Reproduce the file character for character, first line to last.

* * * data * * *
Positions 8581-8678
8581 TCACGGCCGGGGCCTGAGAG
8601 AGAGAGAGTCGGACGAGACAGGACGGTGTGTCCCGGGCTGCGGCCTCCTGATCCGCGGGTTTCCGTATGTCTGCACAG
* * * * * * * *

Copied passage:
Positions 8581-8678
8581 TCACGGCCGGGGCCTGAGAG
8601 AGAGAGAGTCGGACGAGACAGGACGGTGTGTCCCGGGCTGCGGCCTCCTGATCCGCGGGTTTCCGTATGTCTGCACAG